In the past I've made freezer jam and yesterday was given a lot of grapes, so about to make my first grape jam. I've been told if the jar had been used in the freezer, I could not use in a water bath. Is this true?
I have never heard that and don't see how it could be true. You cannot take a jar straight from the freezer and put it into boiling water as the temperature change would break the jar. But, just because the jar once held food in a freezer does not make it somehow inferior so that you couldn't use it for canning. I have found this link helpful in all things canning: http://nchfp.uga.edu/publications/publications_usda.html Happy canning and enjoy your grape jelly!
This was something my mother has always told me, and she could not explain why.
So I followed a couple ladies on here and asked one of my cousins who's like a Pioneer Woman what she thought. She has used hers in freezer and canner both with no problems. So today I made jam. Easy enough job, just wish I had someone to clean behind me. Jars started sealing the minute I pulled out of the water bath. Sealing very loudly and I jumped because I was sure the jars were breaking and I was going to be burnt on hot jam. Not one jar broke so that ends that Old Wife Tale. (for me any ways)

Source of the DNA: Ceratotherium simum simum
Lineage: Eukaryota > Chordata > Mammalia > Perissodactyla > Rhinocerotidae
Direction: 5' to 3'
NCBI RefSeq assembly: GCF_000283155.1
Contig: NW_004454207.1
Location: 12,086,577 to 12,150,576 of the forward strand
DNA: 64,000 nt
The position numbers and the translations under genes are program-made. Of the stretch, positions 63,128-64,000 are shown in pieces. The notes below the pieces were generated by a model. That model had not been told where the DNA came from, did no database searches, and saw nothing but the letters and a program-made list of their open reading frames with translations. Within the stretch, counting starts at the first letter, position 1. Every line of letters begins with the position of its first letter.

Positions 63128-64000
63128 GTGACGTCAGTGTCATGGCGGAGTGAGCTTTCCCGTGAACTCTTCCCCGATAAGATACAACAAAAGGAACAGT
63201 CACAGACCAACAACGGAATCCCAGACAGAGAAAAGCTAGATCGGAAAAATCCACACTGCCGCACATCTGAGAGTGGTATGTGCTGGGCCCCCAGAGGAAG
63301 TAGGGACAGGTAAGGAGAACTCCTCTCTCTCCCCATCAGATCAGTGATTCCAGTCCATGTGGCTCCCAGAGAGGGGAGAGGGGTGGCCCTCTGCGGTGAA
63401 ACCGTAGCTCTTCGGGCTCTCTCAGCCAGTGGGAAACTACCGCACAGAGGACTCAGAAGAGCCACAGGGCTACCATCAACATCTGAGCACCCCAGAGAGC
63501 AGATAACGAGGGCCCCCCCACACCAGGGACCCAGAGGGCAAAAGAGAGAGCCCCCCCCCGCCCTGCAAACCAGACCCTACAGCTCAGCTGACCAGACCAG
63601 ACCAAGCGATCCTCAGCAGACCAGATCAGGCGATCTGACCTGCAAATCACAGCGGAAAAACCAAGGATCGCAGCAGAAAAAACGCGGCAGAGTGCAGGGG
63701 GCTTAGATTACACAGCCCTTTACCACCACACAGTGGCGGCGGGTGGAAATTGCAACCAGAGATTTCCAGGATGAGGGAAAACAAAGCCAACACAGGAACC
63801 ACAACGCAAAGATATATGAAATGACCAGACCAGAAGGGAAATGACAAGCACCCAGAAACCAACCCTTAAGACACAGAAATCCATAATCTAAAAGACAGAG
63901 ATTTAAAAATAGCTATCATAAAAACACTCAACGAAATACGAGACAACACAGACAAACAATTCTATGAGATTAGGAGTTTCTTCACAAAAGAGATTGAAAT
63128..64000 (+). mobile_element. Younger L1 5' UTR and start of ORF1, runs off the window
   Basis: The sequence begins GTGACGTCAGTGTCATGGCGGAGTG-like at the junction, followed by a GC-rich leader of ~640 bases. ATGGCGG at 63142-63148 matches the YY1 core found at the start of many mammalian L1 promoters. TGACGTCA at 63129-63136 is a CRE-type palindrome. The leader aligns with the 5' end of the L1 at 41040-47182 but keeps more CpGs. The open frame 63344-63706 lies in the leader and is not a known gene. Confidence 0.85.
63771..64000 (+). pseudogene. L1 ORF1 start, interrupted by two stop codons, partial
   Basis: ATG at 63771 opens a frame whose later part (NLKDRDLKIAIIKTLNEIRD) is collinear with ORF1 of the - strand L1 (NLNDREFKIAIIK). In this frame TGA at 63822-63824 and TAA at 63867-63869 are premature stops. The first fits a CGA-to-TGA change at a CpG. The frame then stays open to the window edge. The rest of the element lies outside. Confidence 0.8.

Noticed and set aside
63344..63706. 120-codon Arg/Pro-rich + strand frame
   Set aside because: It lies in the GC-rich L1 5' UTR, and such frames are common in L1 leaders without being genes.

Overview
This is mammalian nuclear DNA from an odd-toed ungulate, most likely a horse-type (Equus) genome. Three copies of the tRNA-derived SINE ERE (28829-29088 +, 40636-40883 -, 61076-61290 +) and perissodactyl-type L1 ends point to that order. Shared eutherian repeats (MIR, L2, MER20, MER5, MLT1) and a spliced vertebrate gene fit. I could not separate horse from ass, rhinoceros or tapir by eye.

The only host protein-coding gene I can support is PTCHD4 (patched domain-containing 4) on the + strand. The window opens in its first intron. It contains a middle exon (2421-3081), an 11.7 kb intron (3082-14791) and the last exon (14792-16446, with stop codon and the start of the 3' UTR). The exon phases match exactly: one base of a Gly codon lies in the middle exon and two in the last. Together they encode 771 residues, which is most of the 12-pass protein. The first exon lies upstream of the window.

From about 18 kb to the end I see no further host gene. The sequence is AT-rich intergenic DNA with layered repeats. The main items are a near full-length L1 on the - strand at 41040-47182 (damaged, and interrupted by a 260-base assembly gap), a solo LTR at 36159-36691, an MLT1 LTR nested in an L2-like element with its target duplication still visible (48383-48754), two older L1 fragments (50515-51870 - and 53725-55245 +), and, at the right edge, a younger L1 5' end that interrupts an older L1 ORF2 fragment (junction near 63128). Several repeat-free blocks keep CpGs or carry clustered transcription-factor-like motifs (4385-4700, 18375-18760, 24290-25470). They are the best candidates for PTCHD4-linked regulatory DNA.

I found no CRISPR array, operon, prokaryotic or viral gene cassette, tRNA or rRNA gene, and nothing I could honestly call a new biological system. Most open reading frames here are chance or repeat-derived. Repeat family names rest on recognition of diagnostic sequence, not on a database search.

Being an older single guy.... I only make small batches of jam or jelly at a time... Never more than 4-5 jars... I recycle purchased jam jars... When I cook jam, I microwave water in the jars so they are HOT, fill with jam, cap, let cool slowly, and keep in the fridge.... Actually... I've never had one of these jars not seal successfully as long as I had enough jam to fill the jar... I imagine I have used some jars 3-4 times now...
I have a couple glass baking dishes that are supposedly freezer safe... But I can't imagine using a glass canning jar, or any other jar in the freezer.... With my luck that would be a mess looking for a place to happen...
Not all canning jars can be used in the freezer. Regular mouth pint and quart jars cannot be used. The reason is, is because of the way the jars are shaped. When anything freezes, it expands. It expands in every direction - up, down and sideways. A "freeze' jar is shaped so that it is tapered from the top to the bottom so when the product freezes it is forced upward where the opening gets bigger, thus relieving the pressure. A regular mouth jar has a shoulder so when the product freezes and moves upward, it is met with the shoulder (resistance) and it cracks.
Perhaps it was the other way around. Perhaps they meant that the freezer jars were not meant for pressure canning. I could see that. I've frozen lots of things in regular jars without any problem. Just don't fill 'em all the way. I steer clear of freezer jars because regular jars do it all anyway. Just me.
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